Smoke & Mirrors
While creating ‘illusions’ is the name of the game, we see this in varying degrees across all the characters. We have Semih feeling gratitude about the wealth he received from Uncle Costa but also shame for the secrets he needs to keep hidden. We have Izzet terrorizing Hakan but pretending to be his benefactor by visiting him in the hospital. We have Reha creating problems for Semih’s movie at the censor board, but pretending to be his savior and creating the opportunity to send Semih to Adana.
We have Mine back with Semih, adding fuel to his flames of love for her, but lying to Reha until she realizes that his protection over her may be in jeopardy. We have Aysel selling herself to Izzet with the hopes of a secure future, even though her affections lie with Hakan and she knows Izzet may be responsible for Hakan’s beating. We have Tulin who is under the illusion that one needs to stay away from love but who gets swayed by Belkis to find the courage to reach for Semih. And with each illusion, the dice gets thrown on choices each character is forced to make, leading their paths to converge with or diverge away from each other. Yesilcam is anything but authentic, and survival in this world is tested constantly. There are two sides to a coin and everyone wins some and loses some as well.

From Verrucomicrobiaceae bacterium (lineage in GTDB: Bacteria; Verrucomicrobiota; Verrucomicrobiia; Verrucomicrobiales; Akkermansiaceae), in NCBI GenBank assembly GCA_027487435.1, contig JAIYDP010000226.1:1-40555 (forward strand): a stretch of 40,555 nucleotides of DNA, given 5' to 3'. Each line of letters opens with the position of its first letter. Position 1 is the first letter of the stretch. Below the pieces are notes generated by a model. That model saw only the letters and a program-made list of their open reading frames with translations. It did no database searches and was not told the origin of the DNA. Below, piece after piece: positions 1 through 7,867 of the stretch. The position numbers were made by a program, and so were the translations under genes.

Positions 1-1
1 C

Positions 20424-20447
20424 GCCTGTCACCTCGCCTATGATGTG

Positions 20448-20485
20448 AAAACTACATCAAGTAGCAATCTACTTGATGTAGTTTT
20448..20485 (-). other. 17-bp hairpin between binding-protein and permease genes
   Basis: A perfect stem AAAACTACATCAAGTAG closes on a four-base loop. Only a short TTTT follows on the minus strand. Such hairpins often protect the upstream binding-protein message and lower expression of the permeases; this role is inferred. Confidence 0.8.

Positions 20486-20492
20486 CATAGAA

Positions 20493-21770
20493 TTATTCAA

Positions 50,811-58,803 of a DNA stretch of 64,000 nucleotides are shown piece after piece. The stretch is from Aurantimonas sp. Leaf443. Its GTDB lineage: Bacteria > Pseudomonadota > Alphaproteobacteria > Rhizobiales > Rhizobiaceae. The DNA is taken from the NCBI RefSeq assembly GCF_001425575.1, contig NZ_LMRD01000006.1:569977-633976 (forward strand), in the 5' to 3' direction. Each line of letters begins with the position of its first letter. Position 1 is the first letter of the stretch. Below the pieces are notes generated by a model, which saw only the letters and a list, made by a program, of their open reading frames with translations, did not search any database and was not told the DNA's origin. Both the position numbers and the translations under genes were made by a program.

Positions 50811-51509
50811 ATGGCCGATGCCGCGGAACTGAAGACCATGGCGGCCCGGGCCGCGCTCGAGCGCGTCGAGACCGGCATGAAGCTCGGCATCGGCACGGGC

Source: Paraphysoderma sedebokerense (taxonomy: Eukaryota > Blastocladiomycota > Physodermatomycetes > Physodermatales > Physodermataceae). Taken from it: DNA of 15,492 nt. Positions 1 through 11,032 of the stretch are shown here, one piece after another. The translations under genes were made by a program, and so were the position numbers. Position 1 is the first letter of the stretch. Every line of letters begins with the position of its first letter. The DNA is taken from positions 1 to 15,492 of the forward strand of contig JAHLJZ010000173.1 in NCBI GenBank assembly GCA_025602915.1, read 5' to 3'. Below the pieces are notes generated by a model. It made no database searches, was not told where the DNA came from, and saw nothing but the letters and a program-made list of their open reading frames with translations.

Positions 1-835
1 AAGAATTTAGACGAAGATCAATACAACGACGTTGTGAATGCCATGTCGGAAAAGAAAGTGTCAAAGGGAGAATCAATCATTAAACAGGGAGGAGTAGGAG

Levent Cantek had mentioned Yilmaz Guney as an inspiration for their story in Yesilcam. Yilmaz was a film director, screenwriter, novelist, and actor, who hailed from Adana. Many of his projects amplified the needs of the ordinary, working class people, and often ran afoul with the reigning government. It is fitting in this episode that Yilmaz comes and congratulates Semih on his new movie, and encourages him to tell stories that are not always about money. Where the message is important. Viewers who may not have known about Yilmaz Guney might have missed the reference, but Yilmaz is shown to be an authentic filmmaker with a conscience. A man who does not have the time for sleazy characters such as the photographer Faik, but who kindheartedly invites Semih to another session together at a later time.